Troubleshooting - Brown Spots, Broken Heads & Sprinkler Coverage Problems
Brown Spots, Broken Heads and Sprinkler Coverage Problems ..
A number of factors can lead to poor coverage of turf and landscape areas resulting in brown patches and un-even plant growth. In some instances, there is a specific problem with the sprinkler equipment. In other cases, the system design or operating pressure needs to be investigated.
Incorrect Sprinkler Height: One of the most common and recurring problems resulting in poor coverage and damage to sprinkler systems is the improper installation height of individual sprinkler heads.
Sprinklers installed too low can not rise above the turf or other plant materials. This results in an interruption of the sprinklers pattern of throw and can lead to gaps in coverage and flooding near the sprinkler. In addition, sprinklers that are installed too low are more prone to retraction problems and pre-mature failure as soil enters into the operating mechanism.
In shrubbery areas, heads may be located at the base of the shrubs or groundcover they are watering. These heads must be close enough together to cover the area by throwing water under the plant material. As shrubs mature, adjustments may be necessary to be certain that coverage is still adequate .
In many cases where heads were installed correctly, the turf builds up and grows with time, causing the heads to be too low relative to the surrounding grass. All systems should be periodically checked to make certain grass or plantings do not interrupt sprinkler patterns.
Sprinklers installed too high are an invitation to damage by mowing equipment or vandalism. They can also be a trip hazard that results in unwanted liability. Sprinklers that are installed too high should be corrected before damage or injury occurs.
Tip: avoid trimming digging out divots around sprinkler heads or using a weed-eater to trim away grass each week.
Problems with sprinkler head height can often appear within the first year or two of a systems life, contact your irrigation installer if you are within your warranty period. Otherwise, any irrigation contractor can resolve the problem.
Clogged Sprinkler Nozzles: Dirt or debris that finds its way into sprinkler nozzles can quickly disrupt sprinkler spray patterns. Even in systems with heads spaced correctly, clogged nozzles can cause uneven coverage. The first step in evaluating the cause of dry areas is to observe the spray pattern of each head in the zone.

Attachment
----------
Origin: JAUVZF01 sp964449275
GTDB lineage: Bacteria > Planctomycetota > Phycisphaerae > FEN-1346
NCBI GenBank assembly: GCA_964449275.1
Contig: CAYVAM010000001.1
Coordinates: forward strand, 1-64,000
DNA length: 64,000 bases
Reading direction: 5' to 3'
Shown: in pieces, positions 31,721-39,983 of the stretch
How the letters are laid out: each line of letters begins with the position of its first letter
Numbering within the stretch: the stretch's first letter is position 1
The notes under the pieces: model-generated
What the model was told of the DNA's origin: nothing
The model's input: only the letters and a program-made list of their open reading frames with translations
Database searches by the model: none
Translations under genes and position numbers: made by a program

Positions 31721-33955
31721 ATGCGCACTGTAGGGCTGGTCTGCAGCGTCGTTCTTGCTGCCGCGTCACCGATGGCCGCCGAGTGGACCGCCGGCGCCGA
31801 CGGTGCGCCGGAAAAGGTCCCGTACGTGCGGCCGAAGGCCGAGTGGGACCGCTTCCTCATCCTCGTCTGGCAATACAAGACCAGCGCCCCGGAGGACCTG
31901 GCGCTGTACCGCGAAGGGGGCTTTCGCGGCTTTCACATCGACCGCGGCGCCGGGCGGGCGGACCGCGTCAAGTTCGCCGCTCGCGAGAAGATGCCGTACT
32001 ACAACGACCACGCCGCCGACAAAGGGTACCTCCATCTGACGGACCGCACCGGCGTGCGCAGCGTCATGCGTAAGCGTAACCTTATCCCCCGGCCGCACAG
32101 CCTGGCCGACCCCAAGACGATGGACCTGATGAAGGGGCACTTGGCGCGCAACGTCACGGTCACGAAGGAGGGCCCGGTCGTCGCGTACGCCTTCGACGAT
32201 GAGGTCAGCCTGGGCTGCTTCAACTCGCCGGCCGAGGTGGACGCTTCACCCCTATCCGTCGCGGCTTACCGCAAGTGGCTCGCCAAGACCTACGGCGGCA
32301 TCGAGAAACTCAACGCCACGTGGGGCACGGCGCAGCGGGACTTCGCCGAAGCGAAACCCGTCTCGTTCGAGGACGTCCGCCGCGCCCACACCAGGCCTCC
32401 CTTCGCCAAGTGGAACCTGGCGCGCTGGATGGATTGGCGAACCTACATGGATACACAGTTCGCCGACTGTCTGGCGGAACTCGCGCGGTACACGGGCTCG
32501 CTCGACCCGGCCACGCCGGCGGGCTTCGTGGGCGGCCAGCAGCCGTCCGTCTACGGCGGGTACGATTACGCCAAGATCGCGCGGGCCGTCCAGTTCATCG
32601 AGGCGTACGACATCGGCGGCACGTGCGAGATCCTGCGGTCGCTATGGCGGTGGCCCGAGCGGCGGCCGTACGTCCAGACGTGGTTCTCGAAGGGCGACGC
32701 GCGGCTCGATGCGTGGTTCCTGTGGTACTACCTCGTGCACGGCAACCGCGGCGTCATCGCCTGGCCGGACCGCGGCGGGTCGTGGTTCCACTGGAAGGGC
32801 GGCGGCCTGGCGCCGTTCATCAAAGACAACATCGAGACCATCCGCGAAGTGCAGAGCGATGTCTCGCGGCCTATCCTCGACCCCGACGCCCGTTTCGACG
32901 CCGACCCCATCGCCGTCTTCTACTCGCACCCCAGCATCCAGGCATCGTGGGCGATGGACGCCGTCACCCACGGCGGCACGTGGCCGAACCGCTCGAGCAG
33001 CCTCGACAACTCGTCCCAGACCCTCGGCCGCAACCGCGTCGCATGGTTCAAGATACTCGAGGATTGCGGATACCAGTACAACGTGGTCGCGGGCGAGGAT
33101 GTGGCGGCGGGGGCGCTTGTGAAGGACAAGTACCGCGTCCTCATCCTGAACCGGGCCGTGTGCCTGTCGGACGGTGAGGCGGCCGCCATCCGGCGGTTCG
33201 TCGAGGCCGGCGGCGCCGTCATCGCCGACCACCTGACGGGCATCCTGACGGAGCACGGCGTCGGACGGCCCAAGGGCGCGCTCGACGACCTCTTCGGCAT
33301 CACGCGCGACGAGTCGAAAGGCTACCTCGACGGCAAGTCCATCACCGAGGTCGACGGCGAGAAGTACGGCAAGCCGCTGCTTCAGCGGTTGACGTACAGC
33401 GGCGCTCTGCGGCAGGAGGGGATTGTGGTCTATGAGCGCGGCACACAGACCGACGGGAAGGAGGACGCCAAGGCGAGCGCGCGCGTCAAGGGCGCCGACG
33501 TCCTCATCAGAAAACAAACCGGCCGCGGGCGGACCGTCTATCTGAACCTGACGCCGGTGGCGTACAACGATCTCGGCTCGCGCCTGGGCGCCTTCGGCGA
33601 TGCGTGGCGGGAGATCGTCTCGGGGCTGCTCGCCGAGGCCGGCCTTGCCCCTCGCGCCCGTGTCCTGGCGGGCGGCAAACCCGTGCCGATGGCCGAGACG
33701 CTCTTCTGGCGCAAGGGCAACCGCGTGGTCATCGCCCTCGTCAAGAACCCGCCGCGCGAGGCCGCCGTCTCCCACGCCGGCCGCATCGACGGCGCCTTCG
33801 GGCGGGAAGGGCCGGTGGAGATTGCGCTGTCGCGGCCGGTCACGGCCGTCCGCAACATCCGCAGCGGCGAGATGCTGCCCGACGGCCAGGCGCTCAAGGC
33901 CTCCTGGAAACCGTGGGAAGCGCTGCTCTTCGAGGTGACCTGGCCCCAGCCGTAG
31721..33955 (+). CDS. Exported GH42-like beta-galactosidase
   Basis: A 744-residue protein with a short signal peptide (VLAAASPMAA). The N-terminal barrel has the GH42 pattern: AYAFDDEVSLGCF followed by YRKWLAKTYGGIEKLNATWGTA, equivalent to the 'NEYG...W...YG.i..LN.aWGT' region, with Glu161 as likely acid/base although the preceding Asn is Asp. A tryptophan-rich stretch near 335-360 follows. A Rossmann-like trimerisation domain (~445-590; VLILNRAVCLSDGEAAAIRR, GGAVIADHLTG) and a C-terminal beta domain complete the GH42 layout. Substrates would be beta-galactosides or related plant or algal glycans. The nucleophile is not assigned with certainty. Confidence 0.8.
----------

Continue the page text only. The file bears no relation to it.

Note: Do not attempt to remove nozzles by gouging or prying at the orifice. Nozzles are easily damaged by hard metal objects like screwdrivers.
Contact your irrigation contractor if clogged nozzles are a problem.
Incorrect Sprinkler Head Spacing: Often in watching a system operating, the casual observer may conclude that full, even coverage is being achieved because heads are throwing water over a given area.
Manufacturers specifications require what is referred to as "head to head" coverage. Each head is expected to throw far enough to touch the adjacent heads and vice versa. This type of coverage allows for optimum overlap and compensates for any potential imperfections in spray pattern or other conditions that may affect complete, even coverage.
Unevenness in lawn color, or brown patches, can indicate poor coverage. Systems having poor coverage will show their weakness during extreme dry conditions or when new installations require even watering because plantings have yet to develop mature and spreading root systems. Additional watering time and hand watering can sometimes help to resolve the problem, however basic adjustments to the system made by an irrigation professional may be the only real solution. See also Water Audits
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